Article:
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Movie Legends Revealed: Was ‘Splinter of the Mind’s Eye’ Nearly a ‘Star Wars’ Movie Sequel?

splinter-social

MOVIE URBAN LEGEND: “Splinter of the Mind’s Eye” was originally written as a movie sequel to “Star Wars.”

We’ve learned from previous “Star Wars” legends (like whether Darth Vader was always supposed to be Luke’s father or Luke and Leia were always supposed to be siblings) is that George Lucas was often playing things by ear in the early days of the blockbuster franchise. This makes sense, of course, as there was no way for him to know the first “Star Wars” film would become such a sensation that it would spawn a sequel, let alone an entire saga and tie-in materials.

That uncertainty led to the intriguing origin of the first full-length novel based on “Star Wars,” Alan David Foster’s acclaimed “Splinter of the Mind’s Eye.” While the book is famous for being the first notable expansion of the “Star Wars” universe, it was also, remarkably enough, originally written as the basis for a possible sequel to the original film.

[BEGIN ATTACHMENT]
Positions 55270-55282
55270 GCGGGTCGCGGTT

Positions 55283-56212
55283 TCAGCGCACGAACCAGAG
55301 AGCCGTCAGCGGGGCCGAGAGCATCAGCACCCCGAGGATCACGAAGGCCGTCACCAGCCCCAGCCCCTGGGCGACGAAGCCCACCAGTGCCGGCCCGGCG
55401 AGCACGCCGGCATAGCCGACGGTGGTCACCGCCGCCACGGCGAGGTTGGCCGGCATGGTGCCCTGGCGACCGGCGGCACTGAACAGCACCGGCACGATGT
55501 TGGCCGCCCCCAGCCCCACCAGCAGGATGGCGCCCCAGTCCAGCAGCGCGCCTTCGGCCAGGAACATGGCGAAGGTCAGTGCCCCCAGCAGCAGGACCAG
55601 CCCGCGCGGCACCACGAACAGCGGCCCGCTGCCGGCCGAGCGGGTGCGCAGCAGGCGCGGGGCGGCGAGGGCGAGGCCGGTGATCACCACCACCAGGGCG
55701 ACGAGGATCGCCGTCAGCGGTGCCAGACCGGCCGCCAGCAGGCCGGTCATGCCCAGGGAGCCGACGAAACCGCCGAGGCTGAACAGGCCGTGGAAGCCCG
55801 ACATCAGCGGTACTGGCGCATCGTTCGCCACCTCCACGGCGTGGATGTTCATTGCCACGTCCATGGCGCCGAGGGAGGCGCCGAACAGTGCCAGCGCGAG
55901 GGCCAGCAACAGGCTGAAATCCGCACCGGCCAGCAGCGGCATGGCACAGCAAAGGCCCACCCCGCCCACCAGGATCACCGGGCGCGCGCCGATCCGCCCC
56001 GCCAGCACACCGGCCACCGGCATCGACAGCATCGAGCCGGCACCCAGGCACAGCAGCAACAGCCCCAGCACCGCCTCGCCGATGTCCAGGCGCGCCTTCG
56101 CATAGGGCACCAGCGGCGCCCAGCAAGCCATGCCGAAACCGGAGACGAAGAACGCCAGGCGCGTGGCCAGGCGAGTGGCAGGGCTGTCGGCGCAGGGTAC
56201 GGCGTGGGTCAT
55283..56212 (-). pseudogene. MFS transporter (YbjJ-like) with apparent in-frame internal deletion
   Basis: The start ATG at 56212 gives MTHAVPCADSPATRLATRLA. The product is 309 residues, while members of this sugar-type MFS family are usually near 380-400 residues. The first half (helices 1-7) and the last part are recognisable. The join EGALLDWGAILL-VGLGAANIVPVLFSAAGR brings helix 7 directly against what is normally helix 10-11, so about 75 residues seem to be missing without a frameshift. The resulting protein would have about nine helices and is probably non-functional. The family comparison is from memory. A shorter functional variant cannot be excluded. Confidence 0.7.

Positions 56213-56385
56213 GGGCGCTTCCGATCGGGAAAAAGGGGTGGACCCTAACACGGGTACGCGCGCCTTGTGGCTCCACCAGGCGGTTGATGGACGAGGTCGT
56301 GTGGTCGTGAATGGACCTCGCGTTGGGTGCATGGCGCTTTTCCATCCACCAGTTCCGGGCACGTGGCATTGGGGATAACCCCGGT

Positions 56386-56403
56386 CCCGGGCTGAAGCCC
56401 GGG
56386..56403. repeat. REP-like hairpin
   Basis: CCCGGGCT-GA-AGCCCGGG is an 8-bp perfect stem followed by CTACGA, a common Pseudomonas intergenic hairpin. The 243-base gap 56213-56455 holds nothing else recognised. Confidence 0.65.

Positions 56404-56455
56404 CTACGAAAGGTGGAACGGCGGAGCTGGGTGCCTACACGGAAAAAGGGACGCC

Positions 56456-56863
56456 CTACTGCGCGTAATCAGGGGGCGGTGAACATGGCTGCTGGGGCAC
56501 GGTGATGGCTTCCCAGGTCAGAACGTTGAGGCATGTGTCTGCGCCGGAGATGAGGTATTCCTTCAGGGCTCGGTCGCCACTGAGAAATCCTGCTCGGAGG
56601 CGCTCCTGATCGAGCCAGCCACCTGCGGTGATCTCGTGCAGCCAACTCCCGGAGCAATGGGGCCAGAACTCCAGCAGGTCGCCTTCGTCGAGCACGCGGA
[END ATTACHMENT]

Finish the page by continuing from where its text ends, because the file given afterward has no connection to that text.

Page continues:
Foster was hired in 1976 by Lucas to ghost-write the novelization of “Star Wars.” At the same time, he was commissioned to pen a second novel that could work as a low-budget sequel to the movie if it performed well enough for Fox to greenlight a follow-up.

splinterFoster came up with an intriguing story in which Luke and Leia are forced to land on a swampy planet while on a mission for the Rebellion. While there, they learn of a powerful crystal that could magnify and focus the use of the Force. Luke and Leia search for the crystal, only for Darth Vader to arrive, igniting a battle ( ironically enough, it ends with the Sith Lord’s arm being sliced off, as a sort of reverse of what happens when Luke and Vader finally duel in “The Empire Strikes Back”). Han Solo and Chewbacca are absent from the story because Harrison Ford was only under contract for the first film.

Lucas gave Foster a great deal of leeway with the story. As the author told Ethan Adler of Yahoo Movies: